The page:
My soon to be 3 year old daughter woke up on the wrong side of Mars yesterday. I can't even use the haggard expression, "wrong side of the bed," because I really think she had been abducted by aliens in the middle of the night. People, sometimes kids are just a major pain in the ass, and I'm ok saying that. I'm also one of those assholes who admitted that being pregnant was about the worst thing my body ever had to experience, so I'm not sure if you want to continue reading.
I recently saw a cousin of mine whom I haven't seen in a few years. We were talking about kids, and she asked if I planned to have any more. "Good God, NO!" I said. "I don't ever want to be pregnant again. I absolutely hated being pregnant."
"Me too," she said. "And I'm glad you said that because I've never heard anyone say that before."
Why not? Let's be honest, it's not fun. At least it wasn't for me and a lot of my friends. We often joked about how we hated those women who "loved" being pregnant. Do I really hate them? Of course not, but I don't understand how any moment of the sleepless nights, the constant peeing, the nausea, the weight gain, the back pain, and the aversions to foods and smells that normally one finds titillating can by any stretch be deemed enjoyable. Expect for the fact that you end up with an amazing little child when it's all over. That's the only PLUS, to pregnancy. It's for the kids. And I love my kids. But I was elated to find this dandy little chart of another endearing parent who recognizes that sometimes the little shits are just out to destroy you.
The little love of my life earned a 5 of 6 on this chart yesterday. She was a monster who woke up crying and determined to ruin father's day for my husband. We got in the car, and she continued to cry, and my husband kindly asked her to please stop because it was his special day. She refused.
"Just ignore her," I said.
"Please stop crying," he said.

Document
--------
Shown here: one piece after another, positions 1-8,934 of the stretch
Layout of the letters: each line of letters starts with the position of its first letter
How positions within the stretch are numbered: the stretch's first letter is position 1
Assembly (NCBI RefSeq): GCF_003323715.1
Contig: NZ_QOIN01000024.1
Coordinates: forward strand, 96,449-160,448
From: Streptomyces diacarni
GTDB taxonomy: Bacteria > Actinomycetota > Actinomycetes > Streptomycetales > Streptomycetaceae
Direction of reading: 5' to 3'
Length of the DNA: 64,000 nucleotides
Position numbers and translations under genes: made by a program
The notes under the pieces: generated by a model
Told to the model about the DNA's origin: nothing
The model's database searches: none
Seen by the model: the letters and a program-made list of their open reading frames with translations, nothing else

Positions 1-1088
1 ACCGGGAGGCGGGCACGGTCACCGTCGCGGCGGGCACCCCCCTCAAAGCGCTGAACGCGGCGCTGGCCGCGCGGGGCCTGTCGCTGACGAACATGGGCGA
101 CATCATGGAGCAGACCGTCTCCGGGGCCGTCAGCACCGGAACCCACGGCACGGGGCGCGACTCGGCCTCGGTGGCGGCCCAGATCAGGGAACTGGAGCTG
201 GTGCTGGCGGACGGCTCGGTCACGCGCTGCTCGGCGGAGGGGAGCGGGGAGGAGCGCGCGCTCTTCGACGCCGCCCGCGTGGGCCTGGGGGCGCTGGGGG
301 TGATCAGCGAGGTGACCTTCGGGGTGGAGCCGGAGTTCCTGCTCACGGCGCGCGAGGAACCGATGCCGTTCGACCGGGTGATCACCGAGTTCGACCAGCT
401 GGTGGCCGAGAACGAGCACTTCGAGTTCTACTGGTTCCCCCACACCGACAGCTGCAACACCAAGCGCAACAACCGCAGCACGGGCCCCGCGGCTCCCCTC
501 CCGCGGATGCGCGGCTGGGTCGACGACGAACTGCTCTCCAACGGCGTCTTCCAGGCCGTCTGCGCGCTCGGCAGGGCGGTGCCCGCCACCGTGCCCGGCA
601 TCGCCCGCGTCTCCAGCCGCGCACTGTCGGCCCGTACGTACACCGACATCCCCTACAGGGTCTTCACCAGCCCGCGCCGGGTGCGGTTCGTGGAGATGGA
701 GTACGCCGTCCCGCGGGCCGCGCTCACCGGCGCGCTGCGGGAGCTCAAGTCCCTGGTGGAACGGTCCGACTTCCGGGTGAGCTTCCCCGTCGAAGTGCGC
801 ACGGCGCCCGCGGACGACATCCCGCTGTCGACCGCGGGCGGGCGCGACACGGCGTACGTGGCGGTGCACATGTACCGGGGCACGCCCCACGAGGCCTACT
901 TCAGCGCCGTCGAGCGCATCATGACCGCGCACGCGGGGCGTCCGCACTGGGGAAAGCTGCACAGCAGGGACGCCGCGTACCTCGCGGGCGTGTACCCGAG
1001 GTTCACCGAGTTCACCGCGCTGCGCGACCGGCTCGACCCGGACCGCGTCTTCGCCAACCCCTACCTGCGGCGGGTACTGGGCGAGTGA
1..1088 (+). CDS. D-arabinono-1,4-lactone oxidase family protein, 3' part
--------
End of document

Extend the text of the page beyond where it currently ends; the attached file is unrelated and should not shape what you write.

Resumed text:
"I want to go home," she cried.
I turned up the radio.
"Enough," he said. "Why are you crying?"
"She doesn't know," I answered. "Try to just ignore her."
"But it's so annoying," he said.
The day continued and she vacillated between a weeping willow and an obstinate little witchy-witch.
Our family participated in a road race, and before we started, little witchy-pants and I went to the bathroom.
"No, I don't have to go potty," she cried as if I had just asked her to chop off a leg.
"Ok, well mommy has to go, so come in with me."
Mommy sits and begins to go potty while witchy-witch stands at the door, hand reaching for the lock.
"Don't touch that...get away from the door."
The door is now open. Mommy is still on the potty midstream.
"Get back in here."
She turns and looks at more scornfully and with the freshest voice she has ever used says, "No! I don't have to go potty."
It's not even 10 AM yet. In my head, I question whether these are behaviors she is learning at day care because she is being a big jerk. Throughout the day, she had pockets of sunshine, where I believed that the alien who had kidnapped her body had finally escaped, but then the beast returned.
But when night came and it was time for bed, I held her in my arms and rocked her with all the love that I have for her, and I told her, as I tell her every night that she is the best little her there ever was. "But you have to try to do good listening, good behavior, and use good manners."
"Ok, mommy. I want you to lie down with me."
And that's what makes it all worth it. The pregnancy, the labor, the delivery, the public exposure of me peeing in a stall, the turning and running away from daddy in the middle of a city street, the kicking her sister in the head from the back seat of the stroller. All of it. Because she's the sweetest little witchy-witch there ever was.